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Discussion Starter #1
I've recently purchased a second high mileage (136k) 2013 Volt and I noticed a significant range difference between that one and the one I already owned (2013 90k). The range estimate when full on the original one is 44 miles and the higher mileage one is 36. I can make my work commute on the higher range one with distance to spare. The commute is 37.6 miles and I usually have 4 or 5 miles left. On the higher mileage one, I end up running short by a couple miles and use about 2 to 3 miles of the ICE. I was hoping that the new one I purchased just needed some time to get used to the new driving style for the range estimate to creep up but now I'm wondering if there's a battery or some other issue.

I know on the higher mileage one, the lifetime EV miles are about 40k according to Voltstats (39.3 MPGe). I don't know what the lifetime EV miles were on the lower mileage one but I do know the lifetime MPG was roughly 70 when bought so I don't think there's a significant usage difference in the batteries. Both Volts have the front air dam removed and both have non OEM tires. The higher mileage one does have some long lifetime tires with slightly more tread but I wouldn't think that it would cause that drastic of a difference. Is there any test I can do with SPS to confirm the batteries are similar? The one strange thing I found when logging the EV data is that the lower mileage Volt typically uses about 9.2 Kwh during the 37.6 mi commute and the higher one uses 10.1 for the 36 miles it's in EV mode. Does that indicate some loss somewhere?
 

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Well, missing the front air dam and lacking LRRR tires, the cars are both set to be less efficient than they could be. Also, tire pressure? I keep mine at 41psi.
 

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Discussion Starter #3
Agreed about both not being as efficient but they should be similarly handicapped. I actually swapped the larger dam for the smaller one on the original Volt a month or so ago then removed it all together and didn't see much difference. I think speed and traffic variables are making a bigger difference. On the higher mileage Volt, all tires are at 38 psi. The back left one was at 34 but I filled that a couple days ago. I do notice the alignment is off though. I just find it hard to fathom that one can drive 38 miles and still have an 8 mile reserve while the other has the ICE kick in after 36 miles. That's a 10 mile difference. Perhaps different tires, alignment and age make the difference? Next step is to swap out the tire/wheels and see if that changes anything.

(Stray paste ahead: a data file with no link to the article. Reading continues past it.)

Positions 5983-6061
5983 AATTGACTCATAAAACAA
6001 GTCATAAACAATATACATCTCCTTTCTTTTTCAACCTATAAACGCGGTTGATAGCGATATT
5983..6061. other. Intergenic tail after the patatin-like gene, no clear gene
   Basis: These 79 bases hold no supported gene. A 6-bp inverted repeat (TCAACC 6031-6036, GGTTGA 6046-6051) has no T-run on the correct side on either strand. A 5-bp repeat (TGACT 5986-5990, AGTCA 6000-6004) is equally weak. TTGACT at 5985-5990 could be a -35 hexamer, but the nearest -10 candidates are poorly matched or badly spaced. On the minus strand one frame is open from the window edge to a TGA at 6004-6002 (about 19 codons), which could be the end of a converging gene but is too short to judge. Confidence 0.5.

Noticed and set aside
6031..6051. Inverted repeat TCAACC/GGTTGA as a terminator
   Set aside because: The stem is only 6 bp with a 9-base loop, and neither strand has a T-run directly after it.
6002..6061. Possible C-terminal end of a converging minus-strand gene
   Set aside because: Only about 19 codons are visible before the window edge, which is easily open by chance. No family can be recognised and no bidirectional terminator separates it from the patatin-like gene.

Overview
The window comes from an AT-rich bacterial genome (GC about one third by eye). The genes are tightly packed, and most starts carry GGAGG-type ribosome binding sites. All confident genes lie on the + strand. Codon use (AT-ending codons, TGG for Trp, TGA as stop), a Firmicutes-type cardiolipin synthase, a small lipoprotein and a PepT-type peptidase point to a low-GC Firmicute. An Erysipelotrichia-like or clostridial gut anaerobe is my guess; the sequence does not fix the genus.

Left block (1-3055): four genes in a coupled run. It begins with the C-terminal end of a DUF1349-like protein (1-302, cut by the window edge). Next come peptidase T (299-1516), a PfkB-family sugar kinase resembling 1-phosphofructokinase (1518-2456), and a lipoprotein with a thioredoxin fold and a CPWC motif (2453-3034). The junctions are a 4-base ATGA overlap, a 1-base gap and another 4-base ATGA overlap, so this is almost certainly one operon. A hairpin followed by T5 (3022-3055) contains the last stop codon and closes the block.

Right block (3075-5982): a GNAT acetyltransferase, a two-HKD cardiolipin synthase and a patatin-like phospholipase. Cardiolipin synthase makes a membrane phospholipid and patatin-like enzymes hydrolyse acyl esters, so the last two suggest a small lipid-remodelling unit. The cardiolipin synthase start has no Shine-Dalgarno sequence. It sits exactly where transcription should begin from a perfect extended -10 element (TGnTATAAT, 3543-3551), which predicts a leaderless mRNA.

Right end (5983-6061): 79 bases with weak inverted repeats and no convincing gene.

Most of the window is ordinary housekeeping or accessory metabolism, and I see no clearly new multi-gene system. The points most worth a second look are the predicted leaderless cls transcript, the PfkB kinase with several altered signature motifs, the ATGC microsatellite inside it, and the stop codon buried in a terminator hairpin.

Well, missing the front air dam and lacking LRRR tires, the cars are both set to be less efficient than they could be. Also, tire pressure? I keep mine at 41psi.
 

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Tires the same brand/model on both cars? Tread depth? Tires and psi are known to significantly affect mileage. My winter tires take 5 miles off the battery immediately for example.

Yes, swapping the wheels between the two cars and changing NOTHING ELSE would be very interesting.

Lack of an air dam has more effect on high speed travel efficiency.

After that, I ask about charging habit. Many small top-offs (vs. full discharge/recharge) has been known to limit "battery full" range. Rectified by 3-4 full discharge/full recharge events.

After that, it could be one car has more battery degradation than the other.
 

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Discussion Starter #5
Tires are different and the one with the better mileage has less tread depth. The worse Volt has Bridgestone Turanza Serenity Plus which are hard compound, long lasting tires. The other car has Hankook Roadhandler Sport which are basic all seasons. The drive and charging schedule should be the same except variations in traffic. I commute 37 miles to work, half highway and half heavy traffic. Charge fully at work and charge fully at home. No top offs. Any idea why the estimated kwh used is higher on the car with worse range? Seems counterintuitive.